The APA has identified several effects that stress can have on your body:
- Musculoskeletal System: Muscles tense as a reflex reaction to stress. Chronic stress can lead to tension and migraine headaches, as well as other stress-related musculoskeletal conditions. It can undermine recovery from chronic painful conditions.
- Respiratory System: Stress causes you to breathe harder, and getting oxygen can become difficult if you have a lung disease like emphysema. If you have asthma, excess stress can cause an asthma attack. Rapid breathing also can lead to a panic attack.
- Cardiovascular System: Acute stress increases heart rate and produces stronger contractions of the heart muscle. Chronic stress can lead to long-term problems for the heart and blood vessels, which can increase risks for hypertension, heart attack or stroke.
- Endocrine System: The liver produces more glucose when stressed. Extra blood sugar can cause diabetes for those vulnerable to it, including the obese.
- Gastrointestinal System: When stressed, you may eat more food or less food than necessary. If the food you’re eating causes heartburn, stress will increase the pain. The stomach may react to severe stress with nausea, pain or vomiting. If stress is chronic, severe stomach pain and ulcers can develop. Stress can affect digestion and what nutrients are absorbed into the intestines. Food can move through the body at a different pace, leading to diarrhea or constipation.
- Nervous System: The fight-or-flight response results in hormones that may elevate heart rate and blood pressure, alter digestion and boost glucose levels.
- Reproductive Systems: Excess cortisol affects your reproductive system. Chronic stress for men can impair testosterone and sperm production, as well as cause impotence. Women can experience absent or irregular menstrual cycles or more painful periods, as well as reduced sexual desire.
Stress can also make existing problems worse and can lead to mental health issues like depression and anxiety.
Help People Manage Their Mental (and Physical) Health
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Infographic Transcript: Effects of Stress on the Body
You’re up against a deadline at work, and you feel the stress building. You begin to sweat. Your heart is beating fast, and your muscles are tightening.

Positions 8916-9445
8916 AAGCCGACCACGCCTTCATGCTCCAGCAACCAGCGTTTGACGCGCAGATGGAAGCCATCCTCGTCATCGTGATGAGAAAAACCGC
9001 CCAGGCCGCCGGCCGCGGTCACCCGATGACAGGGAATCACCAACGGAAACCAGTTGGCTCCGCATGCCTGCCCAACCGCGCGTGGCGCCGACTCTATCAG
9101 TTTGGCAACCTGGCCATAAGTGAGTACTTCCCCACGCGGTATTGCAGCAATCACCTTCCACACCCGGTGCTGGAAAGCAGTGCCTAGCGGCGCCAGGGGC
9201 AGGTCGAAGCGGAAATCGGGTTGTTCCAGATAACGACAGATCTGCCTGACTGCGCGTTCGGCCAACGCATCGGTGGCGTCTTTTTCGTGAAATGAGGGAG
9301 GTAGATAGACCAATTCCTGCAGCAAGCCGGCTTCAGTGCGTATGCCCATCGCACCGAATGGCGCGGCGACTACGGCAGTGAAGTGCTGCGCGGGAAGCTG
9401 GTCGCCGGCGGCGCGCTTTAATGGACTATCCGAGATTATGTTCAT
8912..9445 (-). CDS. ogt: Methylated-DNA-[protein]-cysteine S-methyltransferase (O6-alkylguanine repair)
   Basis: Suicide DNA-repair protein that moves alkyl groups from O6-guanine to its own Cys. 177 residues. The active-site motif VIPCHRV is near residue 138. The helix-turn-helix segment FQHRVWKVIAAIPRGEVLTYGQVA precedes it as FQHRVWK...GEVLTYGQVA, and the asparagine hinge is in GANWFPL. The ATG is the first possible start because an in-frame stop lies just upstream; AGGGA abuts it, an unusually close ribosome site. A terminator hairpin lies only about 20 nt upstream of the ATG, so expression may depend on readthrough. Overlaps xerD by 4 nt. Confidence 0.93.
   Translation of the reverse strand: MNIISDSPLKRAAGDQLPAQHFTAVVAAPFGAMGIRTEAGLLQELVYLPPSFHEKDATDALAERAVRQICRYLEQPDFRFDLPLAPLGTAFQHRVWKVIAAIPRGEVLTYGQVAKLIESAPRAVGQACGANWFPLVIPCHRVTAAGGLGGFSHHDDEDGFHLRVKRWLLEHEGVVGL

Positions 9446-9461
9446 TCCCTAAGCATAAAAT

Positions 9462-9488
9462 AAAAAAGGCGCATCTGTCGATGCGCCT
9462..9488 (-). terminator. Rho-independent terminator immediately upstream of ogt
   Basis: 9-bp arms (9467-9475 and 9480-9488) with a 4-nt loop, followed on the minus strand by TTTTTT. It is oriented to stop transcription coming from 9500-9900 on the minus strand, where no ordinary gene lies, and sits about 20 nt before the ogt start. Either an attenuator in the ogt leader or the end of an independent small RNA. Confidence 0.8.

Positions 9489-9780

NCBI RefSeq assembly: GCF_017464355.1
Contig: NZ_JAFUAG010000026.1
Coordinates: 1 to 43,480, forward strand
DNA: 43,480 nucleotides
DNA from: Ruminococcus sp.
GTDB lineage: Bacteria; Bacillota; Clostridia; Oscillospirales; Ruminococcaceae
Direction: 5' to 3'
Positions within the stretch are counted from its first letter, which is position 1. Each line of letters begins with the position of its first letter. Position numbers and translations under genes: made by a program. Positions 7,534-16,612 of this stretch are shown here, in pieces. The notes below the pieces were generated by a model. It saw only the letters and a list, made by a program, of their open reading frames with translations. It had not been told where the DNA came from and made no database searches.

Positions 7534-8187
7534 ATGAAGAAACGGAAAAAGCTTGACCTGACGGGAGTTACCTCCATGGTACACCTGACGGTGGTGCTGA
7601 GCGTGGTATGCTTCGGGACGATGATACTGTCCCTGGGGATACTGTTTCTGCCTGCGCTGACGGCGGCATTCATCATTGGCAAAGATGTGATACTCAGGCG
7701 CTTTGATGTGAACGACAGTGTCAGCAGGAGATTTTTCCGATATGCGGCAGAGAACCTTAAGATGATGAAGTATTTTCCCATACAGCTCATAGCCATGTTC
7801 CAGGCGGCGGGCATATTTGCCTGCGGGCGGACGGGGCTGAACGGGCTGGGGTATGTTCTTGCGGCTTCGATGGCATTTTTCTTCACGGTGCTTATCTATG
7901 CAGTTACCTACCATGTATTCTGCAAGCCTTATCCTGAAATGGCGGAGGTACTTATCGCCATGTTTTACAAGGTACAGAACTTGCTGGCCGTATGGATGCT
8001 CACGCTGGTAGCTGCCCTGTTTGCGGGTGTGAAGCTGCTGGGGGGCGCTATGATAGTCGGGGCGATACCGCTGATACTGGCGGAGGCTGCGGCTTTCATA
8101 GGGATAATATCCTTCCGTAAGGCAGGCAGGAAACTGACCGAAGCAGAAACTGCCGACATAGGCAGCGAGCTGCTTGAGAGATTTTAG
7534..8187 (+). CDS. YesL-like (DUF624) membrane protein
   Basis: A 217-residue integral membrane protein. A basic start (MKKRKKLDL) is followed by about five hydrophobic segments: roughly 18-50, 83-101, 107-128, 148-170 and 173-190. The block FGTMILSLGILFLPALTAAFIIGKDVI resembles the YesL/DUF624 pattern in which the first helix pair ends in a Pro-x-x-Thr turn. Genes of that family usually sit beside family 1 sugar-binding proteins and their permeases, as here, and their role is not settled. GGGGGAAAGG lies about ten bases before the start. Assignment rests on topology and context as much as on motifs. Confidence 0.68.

Stress affects our bodies every day, whether we realize it or not. While some research has shown that small levels of stress are good for you, too much stress on the human body can be harmful.
Stress can cause headaches, muscle tension or pain, chest pain, and general fatigue. It can also affect your mood, making you anxious and restless, especially with the feeling of being overwhelmed, which can lead to sadness, irritability or depression. Too much stress can also affect your behavior, change your eating habits, prompt angry outbursts and lead to drug and/or alcohol abuse.
Stress affects various parts of the human body in different ways. Here’s a look at how stress affects some of our major organs:
Brain: Headache, migraine: Stress can trigger headaches or migraines.
Throat: Difficulty breathing: Stress can lead to hyperventilation or asthma attacks. It can also lead to acid reflux after eating.
Heart: Heart problems: Long-term stress can cause heart issues that can lead to a heart attack, hypertension or stroke. Women are also at risk for heart disease, depending on their estrogen levels.
Blood Vessels: Adrenaline: Stress causes the release of adrenaline and other stress hormones, which during a prolonged period of time can lead to issues, including with post-menopausal women.
Liver: Diabetes/Glucose: When stress hormones cortisol and epinephrine are released, the liver produces additional glucose – blood sugar – to give the body energy for a “flight or fight” scenario. But for some people, additional sugar production can lead to Type 2 diabetes.
Stomach: Stomach ache: Stress can lead to stomach aches, nausea or pain, and some may vomit if the stress is overwhelming.
Intestines: Diarrhea: Stress can lead to diarrhea or constipation as it affects how your intestines absorb nutrients.
Nervous System: Fight or flight: Stress leads to the nervous system generating energy for the “fight or flight: response. During a short period of time, this response isn’t dangerous, but chronic stress can damage to the nervous system and body.